Though treated as neutral and apolitical by schools, teachers, scholars, and administrators, special education is fraught with inequality and loaded language, and can function to segregate and disempower students. The debate over who is worthy of education–and what kind of education–is intimately tied to conceptions of dis/ability. Special education, despite all this, has potential as a site for social justice. The implementation of special education is political, considering the policies that teachers, schools, and parents must follow, skirt, and reproduce in order for dis/abled children to receive services. In this article, we discuss the history of special education, the social model of dis/ability and ableism in schools and beyond, and how these constructs permeate schools and the systems students operate within. We call for an intersectional approach, where the field of special education and its stakeholders reckon with the reality that special education is not neutral. We offer examples and recommendations for how educators can commit to transforming schools--and special education services--into sites of justice for all learners.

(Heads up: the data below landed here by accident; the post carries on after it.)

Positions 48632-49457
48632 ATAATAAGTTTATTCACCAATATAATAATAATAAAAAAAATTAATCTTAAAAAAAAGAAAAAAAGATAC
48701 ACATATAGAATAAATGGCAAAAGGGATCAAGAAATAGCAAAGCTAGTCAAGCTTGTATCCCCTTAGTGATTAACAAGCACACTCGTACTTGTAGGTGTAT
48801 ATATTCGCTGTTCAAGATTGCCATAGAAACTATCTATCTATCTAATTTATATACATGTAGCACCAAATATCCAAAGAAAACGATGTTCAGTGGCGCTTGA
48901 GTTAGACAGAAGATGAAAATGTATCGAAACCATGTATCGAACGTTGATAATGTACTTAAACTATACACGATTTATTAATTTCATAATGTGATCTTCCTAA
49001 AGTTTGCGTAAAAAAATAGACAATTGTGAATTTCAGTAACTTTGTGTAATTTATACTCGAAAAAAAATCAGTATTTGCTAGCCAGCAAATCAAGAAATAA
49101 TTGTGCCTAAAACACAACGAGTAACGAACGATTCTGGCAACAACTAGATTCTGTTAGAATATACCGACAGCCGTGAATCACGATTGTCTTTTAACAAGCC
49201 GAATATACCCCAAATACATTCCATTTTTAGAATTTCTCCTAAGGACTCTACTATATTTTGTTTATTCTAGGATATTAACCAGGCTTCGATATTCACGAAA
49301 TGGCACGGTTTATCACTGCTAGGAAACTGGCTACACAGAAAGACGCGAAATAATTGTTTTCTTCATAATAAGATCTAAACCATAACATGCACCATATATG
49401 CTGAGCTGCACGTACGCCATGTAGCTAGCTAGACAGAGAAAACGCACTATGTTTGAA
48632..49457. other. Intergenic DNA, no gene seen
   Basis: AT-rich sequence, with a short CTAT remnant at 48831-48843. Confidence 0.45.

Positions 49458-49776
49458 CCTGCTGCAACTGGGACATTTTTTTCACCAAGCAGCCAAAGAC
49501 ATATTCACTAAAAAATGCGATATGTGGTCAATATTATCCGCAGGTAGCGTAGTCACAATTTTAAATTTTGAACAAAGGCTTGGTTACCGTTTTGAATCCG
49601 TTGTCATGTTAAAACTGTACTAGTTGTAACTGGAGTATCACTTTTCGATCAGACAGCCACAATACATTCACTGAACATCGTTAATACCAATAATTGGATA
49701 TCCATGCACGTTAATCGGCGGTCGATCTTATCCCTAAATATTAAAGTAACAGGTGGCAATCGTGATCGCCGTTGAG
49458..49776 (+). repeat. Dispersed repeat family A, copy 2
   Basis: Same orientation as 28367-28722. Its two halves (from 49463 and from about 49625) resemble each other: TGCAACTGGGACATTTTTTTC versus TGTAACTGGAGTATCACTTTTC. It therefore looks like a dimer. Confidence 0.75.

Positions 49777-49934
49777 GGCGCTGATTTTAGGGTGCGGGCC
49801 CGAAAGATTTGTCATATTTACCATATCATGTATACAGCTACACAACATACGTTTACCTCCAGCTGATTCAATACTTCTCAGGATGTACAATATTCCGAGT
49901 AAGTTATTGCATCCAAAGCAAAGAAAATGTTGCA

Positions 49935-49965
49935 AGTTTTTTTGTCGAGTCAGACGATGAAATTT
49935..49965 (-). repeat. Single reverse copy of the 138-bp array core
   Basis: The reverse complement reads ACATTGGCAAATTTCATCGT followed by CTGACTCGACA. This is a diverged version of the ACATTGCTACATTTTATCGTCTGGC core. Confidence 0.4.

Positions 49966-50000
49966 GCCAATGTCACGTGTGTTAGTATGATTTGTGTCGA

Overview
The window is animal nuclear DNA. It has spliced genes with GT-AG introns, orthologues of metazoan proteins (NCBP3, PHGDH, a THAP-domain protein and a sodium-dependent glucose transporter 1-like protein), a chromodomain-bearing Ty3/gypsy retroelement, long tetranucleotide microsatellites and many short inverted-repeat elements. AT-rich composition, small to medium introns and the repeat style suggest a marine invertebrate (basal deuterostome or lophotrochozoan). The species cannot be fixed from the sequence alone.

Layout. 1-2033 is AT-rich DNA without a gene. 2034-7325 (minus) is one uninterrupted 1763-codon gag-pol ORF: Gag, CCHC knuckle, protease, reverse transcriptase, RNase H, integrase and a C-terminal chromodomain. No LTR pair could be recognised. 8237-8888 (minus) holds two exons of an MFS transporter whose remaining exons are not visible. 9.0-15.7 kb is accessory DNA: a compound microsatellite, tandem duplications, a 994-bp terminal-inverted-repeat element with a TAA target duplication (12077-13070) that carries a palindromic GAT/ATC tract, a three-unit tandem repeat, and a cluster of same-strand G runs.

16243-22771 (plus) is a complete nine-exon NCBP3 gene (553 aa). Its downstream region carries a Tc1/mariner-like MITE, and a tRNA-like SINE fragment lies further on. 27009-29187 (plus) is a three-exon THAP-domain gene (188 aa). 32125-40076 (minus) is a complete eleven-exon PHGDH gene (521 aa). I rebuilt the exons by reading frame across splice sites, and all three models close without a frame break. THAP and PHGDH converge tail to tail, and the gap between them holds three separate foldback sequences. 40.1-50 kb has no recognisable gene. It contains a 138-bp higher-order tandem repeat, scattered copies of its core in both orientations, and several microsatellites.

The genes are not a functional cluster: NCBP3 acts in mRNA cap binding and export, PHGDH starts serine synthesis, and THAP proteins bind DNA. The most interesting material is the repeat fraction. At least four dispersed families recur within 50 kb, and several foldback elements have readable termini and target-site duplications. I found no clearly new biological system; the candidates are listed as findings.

Keywords: social justice, intersectionality, special education, disability
How to Cite:
Padia, L. & Traxler, R. E., (2020) “(Special) Education is Political; (Special) Education is Social Justice”, Journal of Critical Thought and Praxis 10(1). doi: https://doi.org/10.31274/jctp.11613